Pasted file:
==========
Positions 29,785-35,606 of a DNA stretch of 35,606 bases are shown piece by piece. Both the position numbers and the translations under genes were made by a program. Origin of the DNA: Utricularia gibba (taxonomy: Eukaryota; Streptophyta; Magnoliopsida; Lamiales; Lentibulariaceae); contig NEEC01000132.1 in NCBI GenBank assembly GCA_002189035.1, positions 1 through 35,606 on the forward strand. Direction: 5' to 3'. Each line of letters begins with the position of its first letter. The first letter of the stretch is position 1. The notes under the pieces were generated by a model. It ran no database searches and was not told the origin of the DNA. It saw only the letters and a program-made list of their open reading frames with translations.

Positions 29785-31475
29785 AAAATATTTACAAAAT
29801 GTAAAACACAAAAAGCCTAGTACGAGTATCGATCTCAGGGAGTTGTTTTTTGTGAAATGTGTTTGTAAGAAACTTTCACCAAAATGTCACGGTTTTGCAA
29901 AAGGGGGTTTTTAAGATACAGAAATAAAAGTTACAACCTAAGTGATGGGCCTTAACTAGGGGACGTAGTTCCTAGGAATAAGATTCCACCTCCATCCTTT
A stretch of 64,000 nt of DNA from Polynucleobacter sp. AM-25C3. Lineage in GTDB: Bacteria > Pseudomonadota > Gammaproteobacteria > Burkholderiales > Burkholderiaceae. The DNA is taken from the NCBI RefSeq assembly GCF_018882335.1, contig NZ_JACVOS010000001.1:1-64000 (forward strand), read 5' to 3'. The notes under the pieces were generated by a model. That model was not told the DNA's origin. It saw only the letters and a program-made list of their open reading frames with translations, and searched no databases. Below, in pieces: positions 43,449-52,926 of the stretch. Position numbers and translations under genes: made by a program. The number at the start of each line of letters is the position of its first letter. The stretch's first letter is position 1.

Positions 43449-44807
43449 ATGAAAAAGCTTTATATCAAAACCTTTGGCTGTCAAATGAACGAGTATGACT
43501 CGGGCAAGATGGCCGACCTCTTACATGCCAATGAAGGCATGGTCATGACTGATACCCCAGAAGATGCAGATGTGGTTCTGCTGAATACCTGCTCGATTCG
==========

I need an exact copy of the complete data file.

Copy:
Positions 29,785-35,606 of a DNA stretch of 35,606 bases are shown piece by piece. Both the position numbers and the translations under genes were made by a program. Origin of the DNA: Utricularia gibba (taxonomy: Eukaryota; Streptophyta; Magnoliopsida; Lamiales; Lentibulariaceae); contig NEEC01000132.1 in NCBI GenBank assembly GCA_002189035.1, positions 1 through 35,606 on the forward strand. Direction: 5' to 3'. Each line of letters begins with the position of its first letter. The first letter of the stretch is position 1. The notes under the pieces were generated by a model. It ran no database searches and was not told the origin of the DNA. It saw only the letters and a program-made list of their open reading frames with translations.

Positions 29785-31475
29785 AAAATATTTACAAAAT
29801 GTAAAACACAAAAAGCCTAGTACGAGTATCGATCTCAGGGAGTTGTTTTTTGTGAAATGTGTTTGTAAGAAACTTTCACCAAAATGTCACGGTTTTGCAA
29901 AAGGGGGTTTTTAAGATACAGAAATAAAAGTTACAACCTAAGTGATGGGCCTTAACTAGGGGACGTAGTTCCTAGGAATAAGATTCCACCTCCATCCTTT
A stretch of 64,000 nt of DNA from Polynucleobacter sp. AM-25C3. Lineage in GTDB: Bacteria > Pseudomonadota > Gammaproteobacteria > Burkholderiales > Burkholderiaceae. The DNA is taken from the NCBI RefSeq assembly GCF_018882335.1, contig NZ_JACVOS010000001.1:1-64000 (forward strand), read 5' to 3'. The notes under the pieces were generated by a model. That model was not told the DNA's origin. It saw only the letters and a program-made list of their open reading frames with translations, and searched no databases. Below, in pieces: positions 43,449-52,926 of the stretch. Position numbers and translations under genes: made by a program. The number at the start of each line of letters is the position of its first letter. The stretch's first letter is position 1.

Positions 43449-44807
43449 ATGAAAAAGCTTTATATCAAAACCTTTGGCTGTCAAATGAACGAGTATGACT
43501 CGGGCAAGATGGCCGACCTCTTACATGCCAATGAAGGCATGGTCATGACTGATACCCCAGAAGATGCAGATGTGGTTCTGCTGAATACCTGCTCGATTCG